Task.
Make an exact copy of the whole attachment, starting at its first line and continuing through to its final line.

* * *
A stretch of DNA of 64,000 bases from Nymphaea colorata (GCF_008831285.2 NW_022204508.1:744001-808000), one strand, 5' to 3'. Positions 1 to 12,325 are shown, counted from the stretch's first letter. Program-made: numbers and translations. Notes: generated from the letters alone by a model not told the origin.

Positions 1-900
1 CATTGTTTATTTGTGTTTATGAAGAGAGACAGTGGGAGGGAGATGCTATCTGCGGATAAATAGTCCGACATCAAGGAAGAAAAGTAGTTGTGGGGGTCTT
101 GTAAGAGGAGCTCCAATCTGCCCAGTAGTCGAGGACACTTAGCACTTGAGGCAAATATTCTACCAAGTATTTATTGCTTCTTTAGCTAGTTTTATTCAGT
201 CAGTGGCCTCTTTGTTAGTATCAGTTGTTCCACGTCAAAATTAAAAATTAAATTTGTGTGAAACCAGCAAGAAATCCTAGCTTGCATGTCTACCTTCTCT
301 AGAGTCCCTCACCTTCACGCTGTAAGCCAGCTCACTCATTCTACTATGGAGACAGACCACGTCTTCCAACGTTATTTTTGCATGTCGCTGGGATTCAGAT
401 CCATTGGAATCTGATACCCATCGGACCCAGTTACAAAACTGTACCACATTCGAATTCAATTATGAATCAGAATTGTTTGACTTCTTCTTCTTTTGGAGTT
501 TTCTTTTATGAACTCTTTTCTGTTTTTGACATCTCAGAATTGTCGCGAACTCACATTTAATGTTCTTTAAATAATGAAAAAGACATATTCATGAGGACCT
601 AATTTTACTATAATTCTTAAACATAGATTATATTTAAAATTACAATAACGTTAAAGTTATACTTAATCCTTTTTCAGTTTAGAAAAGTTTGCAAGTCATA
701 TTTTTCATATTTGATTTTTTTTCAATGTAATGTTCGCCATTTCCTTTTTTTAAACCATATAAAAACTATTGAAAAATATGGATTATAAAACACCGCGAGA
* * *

A stretch of DNA of 64,000 bases from Nymphaea colorata (GCF_008831285.2 NW_022204508.1:744001-808000), one strand, 5' to 3'. Positions 1 to 12,325 are shown, counted from the stretch's first letter. Program-made: numbers and translations. Notes: generated from the letters alone by a model not told the origin.

Positions 1-900
1 CATTGTTTATTTGTGTTTATGAAGAGAGACAGTGGGAGGGAGATGCTATCTGCGGATAAATAGTCCGACATCAAGGAAGAAAAGTAGTTGTGGGGGTCTT
101 GTAAGAGGAGCTCCAATCTGCCCAGTAGTCGAGGACACTTAGCACTTGAGGCAAATATTCTACCAAGTATTTATTGCTTCTTTAGCTAGTTTTATTCAGT
201 CAGTGGCCTCTTTGTTAGTATCAGTTGTTCCACGTCAAAATTAAAAATTAAATTTGTGTGAAACCAGCAAGAAATCCTAGCTTGCATGTCTACCTTCTCT
301 AGAGTCCCTCACCTTCACGCTGTAAGCCAGCTCACTCATTCTACTATGGAGACAGACCACGTCTTCCAACGTTATTTTTGCATGTCGCTGGGATTCAGAT
401 CCATTGGAATCTGATACCCATCGGACCCAGTTACAAAACTGTACCACATTCGAATTCAATTATGAATCAGAATTGTTTGACTTCTTCTTCTTTTGGAGTT
501 TTCTTTTATGAACTCTTTTCTGTTTTTGACATCTCAGAATTGTCGCGAACTCACATTTAATGTTCTTTAAATAATGAAAAAGACATATTCATGAGGACCT
601 AATTTTACTATAATTCTTAAACATAGATTATATTTAAAATTACAATAACGTTAAAGTTATACTTAATCCTTTTTCAGTTTAGAAAAGTTTGCAAGTCATA
701 TTTTTCATATTTGATTTTTTTTCAATGTAATGTTCGCCATTTCCTTTTTTTAAACCATATAAAAACTATTGAAAAATATGGATTATAAAACACCGCGAGA